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Infect Immun. 2011 Jun;79(6):2489-98. doi: 10.1128/IAI.05073-11. Epub 2011 Mar 28.

LipA, a tyrosine and lipid phosphatase involved in the virulence of Listeria monocytogenes.

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  • 1Max F. Perutz Laboratories, Department of Microbiology, Immunobiology and Genetics, University of Vienna, Dr. Bohr-Gasse 9/4, 1030 Vienna, Austria.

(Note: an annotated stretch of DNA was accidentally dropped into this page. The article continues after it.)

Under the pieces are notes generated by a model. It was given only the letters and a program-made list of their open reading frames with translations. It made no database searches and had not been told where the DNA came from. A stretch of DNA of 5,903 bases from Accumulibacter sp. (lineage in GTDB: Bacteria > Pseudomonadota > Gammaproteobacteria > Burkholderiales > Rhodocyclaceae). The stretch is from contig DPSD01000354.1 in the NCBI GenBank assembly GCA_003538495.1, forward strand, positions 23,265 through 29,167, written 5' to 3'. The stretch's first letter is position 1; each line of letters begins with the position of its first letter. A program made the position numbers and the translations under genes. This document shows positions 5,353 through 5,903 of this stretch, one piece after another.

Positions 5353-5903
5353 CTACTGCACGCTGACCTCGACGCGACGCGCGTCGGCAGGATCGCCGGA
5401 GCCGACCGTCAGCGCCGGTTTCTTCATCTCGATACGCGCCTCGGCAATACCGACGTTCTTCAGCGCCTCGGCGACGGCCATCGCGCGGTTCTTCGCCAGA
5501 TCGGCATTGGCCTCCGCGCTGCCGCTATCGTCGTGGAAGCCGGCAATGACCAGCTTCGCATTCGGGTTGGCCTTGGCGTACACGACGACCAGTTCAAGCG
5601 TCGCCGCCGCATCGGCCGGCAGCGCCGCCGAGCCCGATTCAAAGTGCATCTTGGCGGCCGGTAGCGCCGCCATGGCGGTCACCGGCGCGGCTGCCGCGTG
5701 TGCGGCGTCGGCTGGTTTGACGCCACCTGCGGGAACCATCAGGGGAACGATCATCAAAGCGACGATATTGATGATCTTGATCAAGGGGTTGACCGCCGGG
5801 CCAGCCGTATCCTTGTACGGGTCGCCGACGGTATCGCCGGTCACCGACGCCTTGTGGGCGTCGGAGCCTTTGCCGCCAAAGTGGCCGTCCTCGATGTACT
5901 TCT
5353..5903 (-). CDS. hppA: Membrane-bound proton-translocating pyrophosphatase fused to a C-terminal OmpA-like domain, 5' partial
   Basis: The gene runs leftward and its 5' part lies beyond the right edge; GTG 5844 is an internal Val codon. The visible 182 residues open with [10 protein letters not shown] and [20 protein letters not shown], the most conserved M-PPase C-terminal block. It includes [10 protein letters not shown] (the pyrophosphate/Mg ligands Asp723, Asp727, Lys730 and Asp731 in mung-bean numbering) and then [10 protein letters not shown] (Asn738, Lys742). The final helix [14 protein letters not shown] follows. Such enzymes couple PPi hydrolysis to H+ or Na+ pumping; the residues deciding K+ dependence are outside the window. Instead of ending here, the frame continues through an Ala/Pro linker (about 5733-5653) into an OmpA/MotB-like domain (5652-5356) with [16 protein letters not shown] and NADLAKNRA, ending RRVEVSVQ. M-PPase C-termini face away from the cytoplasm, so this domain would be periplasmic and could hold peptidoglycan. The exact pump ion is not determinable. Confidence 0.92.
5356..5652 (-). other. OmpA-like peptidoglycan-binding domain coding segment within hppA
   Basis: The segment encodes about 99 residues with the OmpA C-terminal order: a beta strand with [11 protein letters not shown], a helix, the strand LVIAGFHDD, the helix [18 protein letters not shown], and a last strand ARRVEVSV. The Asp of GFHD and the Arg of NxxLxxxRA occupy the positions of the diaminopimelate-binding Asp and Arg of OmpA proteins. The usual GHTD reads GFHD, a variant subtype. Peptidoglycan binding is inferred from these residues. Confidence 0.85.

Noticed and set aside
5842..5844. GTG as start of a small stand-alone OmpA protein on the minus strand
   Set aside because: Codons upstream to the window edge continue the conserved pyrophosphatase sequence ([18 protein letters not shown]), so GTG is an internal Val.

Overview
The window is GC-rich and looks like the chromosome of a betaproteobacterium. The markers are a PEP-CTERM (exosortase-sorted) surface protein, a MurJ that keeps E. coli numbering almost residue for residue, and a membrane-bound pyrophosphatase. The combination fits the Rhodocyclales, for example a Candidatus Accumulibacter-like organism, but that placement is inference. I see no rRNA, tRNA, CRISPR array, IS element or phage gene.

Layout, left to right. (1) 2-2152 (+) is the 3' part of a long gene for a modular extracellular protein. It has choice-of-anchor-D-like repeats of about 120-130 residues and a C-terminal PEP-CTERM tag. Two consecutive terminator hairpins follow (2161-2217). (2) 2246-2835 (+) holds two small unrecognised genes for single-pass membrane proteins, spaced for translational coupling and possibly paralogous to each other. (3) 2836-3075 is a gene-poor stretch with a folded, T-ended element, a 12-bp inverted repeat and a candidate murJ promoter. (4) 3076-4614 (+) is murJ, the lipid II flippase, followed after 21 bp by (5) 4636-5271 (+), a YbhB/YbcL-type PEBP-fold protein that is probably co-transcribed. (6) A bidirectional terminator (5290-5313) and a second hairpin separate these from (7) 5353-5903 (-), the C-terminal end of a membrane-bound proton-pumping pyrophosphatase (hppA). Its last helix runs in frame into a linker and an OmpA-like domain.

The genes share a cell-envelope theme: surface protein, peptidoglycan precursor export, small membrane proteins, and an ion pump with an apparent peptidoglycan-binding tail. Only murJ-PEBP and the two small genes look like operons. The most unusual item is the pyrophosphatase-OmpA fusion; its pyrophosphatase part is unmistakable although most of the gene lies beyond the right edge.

Intracellular bacterial pathogens manipulate host cell functions by producing enzymes that stimulate or antagonize signal transduction. The Listeria monocytogenes genome contains a gene, lmo1800, encoding a protein with a conserved motif of conventional tyrosine phosphatases. Here, we report that the lmo1800-encoded protein LipA is secreted by Listeria and displays tyrosine as well as lipid phosphatase activity in vitro. Bacteria lacking LipA are severely attenuated in virulence in vivo, thus revealing a so-far-undescribed enzymatic activity involved in Listeria infection.

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